Hey Everyone - Dez here from Apex Venture Studios. I’ll be honest, I’m not a huge Jim Carrey fan. I think he’s funny, I think he’s entertaining, but I most likely will never be someone who gushes over his movies. That being said, I recently came across a quote he shared at Maharishi International University’s 2014 Commencement. Like you, I have never heard of Maharishi International University, but that’s besides the point. What Jim Carrey aka Bruce Almighty aka Ace Ventura shared is this,
“You can fail at what you don’t want, so you might as well take a chance on doing what you love.”
I didn’t wake up this morning expecting to take inspiration from Jim Carrey, but I guess there is a bit of serendipity to life that we can all appreciate. What resonated with me most about that quote, is that I think many of us struggle with doing what we’d love to be doing, and doing what we think we should be doing. I used to play basketball when I was younger. Truthfully, I wanted to go to the NBA. The NBA was my absolute dream job, but at some point I told myself it wasn’t realistic (It 100% wasn’t I’m barely 6’0 and I’m a poor man’s Patrick Beverly). I limited my own options, and have struggled to find what I would truly love to do ever since. This specific example may be an exaggeration simply because like 0.00001% of the population could realistically make it to the NBA, but I think the main point of my example remains true.
The other reason why I wanted to share this quote is because when I read it, it reminded me of Ray Li the founder of Sene. Speaking with Ray was particularly enjoyable for me because we have a very similar background. We went to the same school for undergrad, same consulting job right out of school, and transitioned to working at startups (in his case he founded a startup). What struck me most about Ray is that when I think back to our conversation, he is someone who is absolutely doing what he loves. He’s riding the entrepreneurial wave and building while flying. We recently had the opportunity to catch up with Ray to learn more about Sene, their origin story, and what the future of retail could look like.
APEX: Can you describe what Sene is?
Ray: At Sene we make bespoke clothing essentials and we are transforming the relationship that people have with their clothing. We’re making ordering custom clothes as simple as ordering an Uber.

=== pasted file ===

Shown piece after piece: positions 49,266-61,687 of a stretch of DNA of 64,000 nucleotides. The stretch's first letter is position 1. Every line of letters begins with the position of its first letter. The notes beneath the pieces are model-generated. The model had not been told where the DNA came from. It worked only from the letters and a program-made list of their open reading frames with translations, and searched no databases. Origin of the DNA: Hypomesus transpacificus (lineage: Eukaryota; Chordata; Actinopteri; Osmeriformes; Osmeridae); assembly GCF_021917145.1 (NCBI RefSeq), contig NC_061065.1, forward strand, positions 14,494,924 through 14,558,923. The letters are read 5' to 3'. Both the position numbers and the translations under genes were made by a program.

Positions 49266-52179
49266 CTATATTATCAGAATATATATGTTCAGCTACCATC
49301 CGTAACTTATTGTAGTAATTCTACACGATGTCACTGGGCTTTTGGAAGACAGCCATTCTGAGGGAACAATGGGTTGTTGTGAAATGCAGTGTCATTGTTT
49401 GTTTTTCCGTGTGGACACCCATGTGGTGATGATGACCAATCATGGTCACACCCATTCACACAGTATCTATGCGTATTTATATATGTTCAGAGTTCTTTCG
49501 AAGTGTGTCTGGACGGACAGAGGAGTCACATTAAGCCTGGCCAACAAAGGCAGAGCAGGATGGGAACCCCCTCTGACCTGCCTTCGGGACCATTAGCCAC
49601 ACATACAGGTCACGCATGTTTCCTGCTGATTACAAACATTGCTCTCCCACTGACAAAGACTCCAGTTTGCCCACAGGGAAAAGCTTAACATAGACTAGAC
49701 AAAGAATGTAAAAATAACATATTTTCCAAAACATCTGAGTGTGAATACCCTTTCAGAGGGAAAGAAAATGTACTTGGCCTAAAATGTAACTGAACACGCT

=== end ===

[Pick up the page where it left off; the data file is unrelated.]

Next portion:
APEX: Got it. Custom clothing, on demand. As a user, would I need a measuring tape at home for when I want to make an order?
Ray: You don’t need a measuring tape. We have a proprietary measuring algorithm. You put in information like height, weight, you select body build sizes, sizes you typically wear, and you put in preferences on style and we take that to fit a technical pattern. You can be on the couch, on the toilet, it's all at your convenience.
APEX: And what led to you starting Sene?
Ray: I mean kind of similar to you, before starting Sene I was at a point in my corporate career where I was looking at all the partners at my firm and I realized I didn't want to become them. If I really take it back to why I started Sene, it's important to mention that I was born in China and moved to the US when I was 3. When I was younger a lot of clothes just didn’t fit me, and something I realized over time is that 70% of people are in between sizes. People of color are disproportionately impacted by this too and we shrug it off by saying, "this is just how the world is." At one point, I had a buddy who worked at Ralph Lauren, and he was able to get me a Black Label hook up. I spent $100 on alterations and it still didn’t fit. That showed me that no matter how expensive the item, there's only so much alterations can affect the original shape. At one point I had a custom suit made in Shanghai and a friend asked me if I could help him with one too. From there I kind of asked myself, what if all of our clothing could be customized, and what if you could turn it into more of a mass market behavior. That's kind of how Sene came to be.